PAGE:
The Navy’s FY16 budget request indicates a program of record of 369 F-35C, with Navy procurement continuing throughout the life of the F-35 procurement program. The overall requirement for 2,443 aircraft was established nearly 20 years ago. Since that time, however, there have been countervailing pressures to: (1) reduce force structure to conserve resources; (2) improve capability to respond to prospective adversary technological advances and increased capabilities from updated threat assessments; and (3) respond to an evolving national defense strategy.

Do you believe the Navy’s F-35C requirement is still valid?
Well Senators, that’s quite a preface to a “yes or no” question. But as it comes from such an august body as the Senate Armed Services Committee, I will use the working assumption it is offered to provide proper perspective to the questions to come, rather than an attempt to ‘poison the well’,and so the Committee’s prefacing informs my response,and I believe due diligence also requires me to to expand upon the very fine points the Committee raises, in part as an answer to this first question. 

As the Committee very well knows, the F-35 Program is as large and expensive as it is because it is really three programs in one. While there have been studies that have reviewed whether or not combining programs was worth the effort, we must note that aside from them all having contentious ground rules and assumptions embedded, that NONE of them measured the costs and benefits of the F-35 program against the typical number of programs we would have to undertake to successfully field three different aircraft. Can there be any doubt looking back at history that at least four or perhaps five programs would have to be attempted to actually field three different jets? Can we possibly fathom the procurement costs per airplane if we had attempted to field the minority F-35B and F-35C as stand-alone programs? Mr. Chairman and Committee Members, the Navy and Marine Corps budgets are very blessed to have the Air Force subsidize The Department of the Navy’s rent-seeking by absorbing a disproportionate percentage of the net development costs.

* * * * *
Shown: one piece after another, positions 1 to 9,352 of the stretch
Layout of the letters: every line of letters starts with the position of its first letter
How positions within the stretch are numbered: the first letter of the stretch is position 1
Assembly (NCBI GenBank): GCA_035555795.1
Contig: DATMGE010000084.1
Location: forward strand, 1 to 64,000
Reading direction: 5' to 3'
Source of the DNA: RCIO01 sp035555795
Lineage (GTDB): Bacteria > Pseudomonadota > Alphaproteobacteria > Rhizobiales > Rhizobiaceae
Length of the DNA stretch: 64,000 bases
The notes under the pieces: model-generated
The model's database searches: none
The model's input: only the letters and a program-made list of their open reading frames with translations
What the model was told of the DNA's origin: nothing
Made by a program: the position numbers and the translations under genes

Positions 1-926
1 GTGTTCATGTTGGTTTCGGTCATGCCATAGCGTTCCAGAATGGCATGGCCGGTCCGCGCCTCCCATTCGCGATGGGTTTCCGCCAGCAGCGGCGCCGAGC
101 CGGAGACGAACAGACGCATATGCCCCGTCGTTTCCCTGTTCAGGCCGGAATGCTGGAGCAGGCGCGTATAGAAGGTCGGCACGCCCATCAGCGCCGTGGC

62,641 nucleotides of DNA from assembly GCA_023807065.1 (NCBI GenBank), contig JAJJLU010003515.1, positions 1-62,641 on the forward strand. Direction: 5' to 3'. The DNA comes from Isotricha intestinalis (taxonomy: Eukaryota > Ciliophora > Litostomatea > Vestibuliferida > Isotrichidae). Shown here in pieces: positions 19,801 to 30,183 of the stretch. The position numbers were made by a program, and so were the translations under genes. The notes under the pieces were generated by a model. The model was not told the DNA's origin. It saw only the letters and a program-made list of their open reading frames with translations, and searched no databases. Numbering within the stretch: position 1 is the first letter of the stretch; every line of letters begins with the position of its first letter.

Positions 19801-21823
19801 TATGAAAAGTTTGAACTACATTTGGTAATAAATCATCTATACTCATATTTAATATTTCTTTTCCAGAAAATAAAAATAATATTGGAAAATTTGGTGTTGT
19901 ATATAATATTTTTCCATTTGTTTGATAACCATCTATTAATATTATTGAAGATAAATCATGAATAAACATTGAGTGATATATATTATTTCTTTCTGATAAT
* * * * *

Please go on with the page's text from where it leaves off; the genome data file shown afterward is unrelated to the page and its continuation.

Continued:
As the bulk of the development is behind us in sunk cost and schedule, and there is no indication that the way forward is too difficult, completion of the systems development and demonstration phase should not be a problem.

That it will have taken 17 years to reach full rate production would be an issue above my station if I were still on active duty: I would not be in a position to second-guess prior Congressional decisions to stretch development and delay production, trading risk for schedule and cost. It would also not be my place to pass judgement on the actions of prior Congress’ that created the three-in-one program approach in the first place.